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Barefoot: School Board resignation described as an ‘honest mistake’

When is a resignation not really a resignation?

That was the question Monday night as the clock crept toward the opening gavel of this week’s School Board meeting, with Brian Barefoot still waiting to get approval from the Governor’s Office to reclaim his seat on the dais.

“From what I’ve heard, there was some discussion in Tallahassee on Friday, and it’s possible we could hear something today,” Barefoot said late Monday afternoon, hoping Gov. Ron DeSantis would allow him to rescind the resignation he unnecessarily submitted last week.

“In the grand scheme of things, this should be routine,” he added. “But I haven’t heard anything yet, so who knows? This much I can tell you: I’m not going to tonight’s meeting, or any other, unless I get the green light from the governor.”

At meeting time, he still hadn’t heard.

Barefoot, the 80-year-old former Indian River Shores mayor, submitted his resignation from the School Board last Wednesday, believing he was required to do so because he had sold his John’s Island home and moved to Oak Harbor on the mainland.

The move, he thought, took him out of District 5, which he was elected to represent in 2020. He was wrong.

The County Commission, as it does every 10 years after the receiving the results of the U.S. Census, redrew the lines of the district he was elected to during its redistricting process in 2021.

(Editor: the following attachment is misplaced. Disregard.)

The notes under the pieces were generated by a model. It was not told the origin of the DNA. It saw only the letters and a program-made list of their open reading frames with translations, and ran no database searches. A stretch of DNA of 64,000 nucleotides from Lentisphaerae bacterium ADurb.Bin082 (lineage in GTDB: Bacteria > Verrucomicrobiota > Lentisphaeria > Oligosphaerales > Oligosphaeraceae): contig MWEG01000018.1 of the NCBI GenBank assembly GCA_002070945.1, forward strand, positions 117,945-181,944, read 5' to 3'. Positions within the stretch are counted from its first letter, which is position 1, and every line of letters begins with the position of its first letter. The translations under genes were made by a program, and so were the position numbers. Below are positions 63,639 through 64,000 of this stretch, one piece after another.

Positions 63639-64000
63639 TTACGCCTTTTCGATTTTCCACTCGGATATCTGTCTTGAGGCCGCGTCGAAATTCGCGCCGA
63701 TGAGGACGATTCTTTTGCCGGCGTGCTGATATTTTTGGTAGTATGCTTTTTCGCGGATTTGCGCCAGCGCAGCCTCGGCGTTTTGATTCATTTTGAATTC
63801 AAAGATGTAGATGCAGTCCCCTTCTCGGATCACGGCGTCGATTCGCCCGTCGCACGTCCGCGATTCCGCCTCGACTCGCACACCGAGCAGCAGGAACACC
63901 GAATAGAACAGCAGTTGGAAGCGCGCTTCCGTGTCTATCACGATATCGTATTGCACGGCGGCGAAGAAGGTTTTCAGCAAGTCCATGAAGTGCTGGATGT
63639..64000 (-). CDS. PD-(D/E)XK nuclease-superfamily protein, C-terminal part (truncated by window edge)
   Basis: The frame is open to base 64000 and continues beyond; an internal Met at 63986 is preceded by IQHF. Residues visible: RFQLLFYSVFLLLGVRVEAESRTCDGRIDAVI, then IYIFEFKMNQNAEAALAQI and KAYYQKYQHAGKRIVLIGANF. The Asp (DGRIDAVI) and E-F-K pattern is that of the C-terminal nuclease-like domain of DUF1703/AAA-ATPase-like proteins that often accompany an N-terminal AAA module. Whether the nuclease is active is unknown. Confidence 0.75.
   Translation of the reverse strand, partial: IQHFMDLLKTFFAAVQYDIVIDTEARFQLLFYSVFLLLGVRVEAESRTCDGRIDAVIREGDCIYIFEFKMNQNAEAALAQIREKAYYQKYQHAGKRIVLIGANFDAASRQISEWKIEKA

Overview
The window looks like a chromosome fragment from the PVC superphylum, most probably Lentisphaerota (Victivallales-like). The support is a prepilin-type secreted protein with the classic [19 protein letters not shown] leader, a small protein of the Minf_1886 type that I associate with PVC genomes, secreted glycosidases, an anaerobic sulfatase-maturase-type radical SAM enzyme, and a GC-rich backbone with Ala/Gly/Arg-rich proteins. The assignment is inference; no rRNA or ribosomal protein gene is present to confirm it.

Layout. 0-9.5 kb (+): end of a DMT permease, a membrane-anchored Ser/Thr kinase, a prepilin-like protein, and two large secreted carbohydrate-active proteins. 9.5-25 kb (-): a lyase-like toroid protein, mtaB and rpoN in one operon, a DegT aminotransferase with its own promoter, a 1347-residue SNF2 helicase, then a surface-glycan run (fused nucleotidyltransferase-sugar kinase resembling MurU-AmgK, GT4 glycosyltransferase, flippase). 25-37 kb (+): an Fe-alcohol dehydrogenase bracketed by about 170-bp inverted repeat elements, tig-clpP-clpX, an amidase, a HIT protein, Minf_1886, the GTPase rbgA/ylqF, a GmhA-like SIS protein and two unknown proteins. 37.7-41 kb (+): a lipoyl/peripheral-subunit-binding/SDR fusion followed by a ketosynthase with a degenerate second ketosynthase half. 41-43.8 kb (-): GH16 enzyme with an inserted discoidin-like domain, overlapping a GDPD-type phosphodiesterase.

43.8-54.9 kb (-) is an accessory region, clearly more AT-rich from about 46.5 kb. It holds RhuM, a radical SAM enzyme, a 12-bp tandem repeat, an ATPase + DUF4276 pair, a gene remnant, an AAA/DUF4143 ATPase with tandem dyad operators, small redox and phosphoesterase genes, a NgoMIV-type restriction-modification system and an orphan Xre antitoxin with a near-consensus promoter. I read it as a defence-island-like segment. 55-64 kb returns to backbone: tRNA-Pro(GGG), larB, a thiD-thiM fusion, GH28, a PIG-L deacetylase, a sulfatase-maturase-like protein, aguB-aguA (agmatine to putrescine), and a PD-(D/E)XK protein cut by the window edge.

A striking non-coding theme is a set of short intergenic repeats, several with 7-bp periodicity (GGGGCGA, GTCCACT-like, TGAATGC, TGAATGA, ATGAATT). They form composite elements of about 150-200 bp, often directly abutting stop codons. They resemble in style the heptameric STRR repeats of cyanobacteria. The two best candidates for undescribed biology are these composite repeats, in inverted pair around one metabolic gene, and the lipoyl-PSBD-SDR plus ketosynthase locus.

As a result, the Oak Harbor community on Indian River Boulevard changed from District 2 and was added to District 5.

That meant Barefoot, whose new residence was now in the district he was elected to in 2020, didn’t need to resign.

“Obviously, I didn’t know that,” Barefoot said. “I thought District 5 was the barrier island, and so did everyone else I talked to when I decided to move. But, ultimately, it’s my fault. It was my mistake. Shame on me.

“But there was nothing contrived about it,” he added. “I made an honest mistake while trying to do the right thing.”

Last Thursday – less than 24 hours after sending his resignation letter to DeSantis via U.S. Mail – Barefoot learned his new residence was still in District 5 and immediately took steps to restore his place on the board.

In addition to sending faxes and emails to the offices of the governor and secretary of state, he followed up with overnight letters that were to arrive in Tallahassee by 10:30 a.m. last Friday morning.

“I’m positive that my letter rescinding my resignation arrived in the Governor’s Office before my letter of resignation,” Barefoot said, “and there have been other situations where the Florida Supreme Court ruled that resignations could be rescinded.

“So there’s a precedent.”

In fact, Barefoot said he’s prepared to “take whatever measures are necessary” to get reinstated if the governor does not allow him to rescind his resignation.

Last February, DeSantis publicly released an enemies list – created with significant input from the hard-right Moms For Liberty – that contained the names of 14 school board incumbents he wants to see defeated in this year’s elections.

Barefoot was among those targeted, allegedly because he didn’t embrace the governor’s anti-woke education agenda.

“I’m sure there are forces working against me up there,” Barefoot said, alluding to the Moms group, which has staunchly opposed his presence on the board.

School Board Chair Teri Barenborg said Monday she visited the Governor’s Office in Tallahassee on Friday and has called twice in a thus-far unsuccessful attempt to resolve the situation.

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